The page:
Wendy's friend, kate, didn't choose to be an only child, but she did choose a loyal group of friends who go a long way to fill that void. Now raising their own children, the sisterhood that exists between their way through life and forgeout their path. A girls' weekned away will see events unfold that take Kate on a journey to ultimately reveal the foundations of not only her own existence within a fragile family, but also the identity of the girl in the garden.
Winner of the August Derleth Award, No One Gets Out Alive is the ultimate haunted house thriller from horror writer Adam Nevill. Darkness lives within . . . Cash-strapped, working for agencies and living in shared accommodation, Stephanie Booth feels she can fall no further. So when she takes a new room at the right price, she believes her luck has finally turned. But 82 Edgware Road is not what it appears to be. It's not only the eerie atmosphere of the vast, neglected house, or the disturbing attitude of her new landlord, Knacker McGuire, that makes her uneasy - it's the whispers behind the fireplace, the scratching beneath floors, the footsteps in the dark, and the young women weeping in neighbouring rooms. And when Knacker's cousin Fergal arrives, the danger goes vertical. But this is merely a beginning, a gateway to horrors beyond Stephanie's worst nightmares. And in a house where no one listens to the screams, will she ever get out alive?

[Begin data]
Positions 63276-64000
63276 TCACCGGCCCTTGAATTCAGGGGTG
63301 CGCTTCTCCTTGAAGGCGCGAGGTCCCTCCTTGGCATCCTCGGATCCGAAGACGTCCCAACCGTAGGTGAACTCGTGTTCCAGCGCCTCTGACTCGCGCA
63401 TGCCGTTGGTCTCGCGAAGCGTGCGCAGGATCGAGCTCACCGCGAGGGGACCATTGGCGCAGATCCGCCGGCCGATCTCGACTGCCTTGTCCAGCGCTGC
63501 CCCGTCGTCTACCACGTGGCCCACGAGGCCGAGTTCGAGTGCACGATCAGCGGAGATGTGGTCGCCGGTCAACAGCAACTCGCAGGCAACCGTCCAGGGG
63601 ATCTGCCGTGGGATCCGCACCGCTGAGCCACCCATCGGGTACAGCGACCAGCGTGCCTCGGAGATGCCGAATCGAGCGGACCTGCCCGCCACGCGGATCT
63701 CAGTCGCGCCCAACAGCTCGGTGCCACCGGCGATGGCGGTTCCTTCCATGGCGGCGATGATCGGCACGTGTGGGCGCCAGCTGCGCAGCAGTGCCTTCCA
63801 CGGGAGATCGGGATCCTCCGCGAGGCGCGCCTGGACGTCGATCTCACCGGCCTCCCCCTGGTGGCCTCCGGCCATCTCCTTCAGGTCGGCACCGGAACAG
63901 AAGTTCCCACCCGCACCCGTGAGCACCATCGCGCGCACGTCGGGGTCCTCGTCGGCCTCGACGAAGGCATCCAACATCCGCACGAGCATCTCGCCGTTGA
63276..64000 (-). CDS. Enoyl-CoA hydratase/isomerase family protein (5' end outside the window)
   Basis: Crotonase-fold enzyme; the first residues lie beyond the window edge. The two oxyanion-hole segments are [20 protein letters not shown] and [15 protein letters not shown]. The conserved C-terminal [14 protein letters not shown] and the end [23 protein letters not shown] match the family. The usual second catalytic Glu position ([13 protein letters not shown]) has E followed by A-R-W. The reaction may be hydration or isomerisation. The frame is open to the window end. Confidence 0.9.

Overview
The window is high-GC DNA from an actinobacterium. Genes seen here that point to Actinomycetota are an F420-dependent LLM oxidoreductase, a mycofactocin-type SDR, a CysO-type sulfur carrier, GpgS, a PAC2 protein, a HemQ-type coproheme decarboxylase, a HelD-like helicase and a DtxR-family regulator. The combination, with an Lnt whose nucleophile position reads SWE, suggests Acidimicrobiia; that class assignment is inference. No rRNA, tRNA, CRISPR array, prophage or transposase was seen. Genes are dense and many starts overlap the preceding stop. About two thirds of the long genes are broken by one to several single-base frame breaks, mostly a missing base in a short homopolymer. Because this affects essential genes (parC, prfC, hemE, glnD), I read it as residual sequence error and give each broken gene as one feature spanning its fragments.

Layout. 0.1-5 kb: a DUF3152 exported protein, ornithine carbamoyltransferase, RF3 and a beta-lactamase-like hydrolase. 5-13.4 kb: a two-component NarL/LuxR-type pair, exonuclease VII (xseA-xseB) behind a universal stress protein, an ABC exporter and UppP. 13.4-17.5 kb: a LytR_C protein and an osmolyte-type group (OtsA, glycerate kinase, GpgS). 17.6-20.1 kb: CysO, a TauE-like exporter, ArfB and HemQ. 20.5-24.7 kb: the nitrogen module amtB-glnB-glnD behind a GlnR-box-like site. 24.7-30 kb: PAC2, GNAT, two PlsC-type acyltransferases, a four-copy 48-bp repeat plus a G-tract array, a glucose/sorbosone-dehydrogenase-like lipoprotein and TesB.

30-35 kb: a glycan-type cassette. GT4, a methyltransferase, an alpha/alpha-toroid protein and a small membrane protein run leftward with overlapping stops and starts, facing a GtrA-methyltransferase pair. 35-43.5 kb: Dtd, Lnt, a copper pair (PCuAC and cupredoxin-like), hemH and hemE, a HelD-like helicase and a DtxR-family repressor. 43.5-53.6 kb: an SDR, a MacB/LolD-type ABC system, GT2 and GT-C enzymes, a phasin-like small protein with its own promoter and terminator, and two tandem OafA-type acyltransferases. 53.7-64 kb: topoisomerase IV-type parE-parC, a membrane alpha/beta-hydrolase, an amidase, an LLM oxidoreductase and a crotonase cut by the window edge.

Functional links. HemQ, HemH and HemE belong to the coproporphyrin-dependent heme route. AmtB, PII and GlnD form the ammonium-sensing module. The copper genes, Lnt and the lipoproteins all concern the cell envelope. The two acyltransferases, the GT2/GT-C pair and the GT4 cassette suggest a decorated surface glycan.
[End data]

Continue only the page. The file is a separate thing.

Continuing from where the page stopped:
This book assembles a collection of papers in two different domains: formal syntax and neurolinguistics. Here Moro provides evidence that the two fields are becoming more and more interconnected and that the new fascinating empirical questions and results in the latter field cannot be obtained without the theoretical base provided by the former. The book is organized in two parts: Part 1 focuses on theoretical and empirical issues in a comparative perspective (including the nature of syntactic movement, the theory of locality and a far reaching and influential theory of copular sentences). Part 2 provides the original sources of some innovative and pioneering experiments based on neuroimaging techniques (focusing on the biological nature of recursion and the interpretation of negative sentences). Moro concludes with an assessment of the impact of these perspectives on the theory of the evolution of language. The leading and pervasive idea unifying all the arguments developed here is the role of symmetry (breaking) in syntax and in the relationship between language and the human brain.
"With its broad selection from written and oral sources, Leaves from the garden of Eden is a landmark collection, representing the full range of Jewish folklore from the Talmud to the present"--Jacket.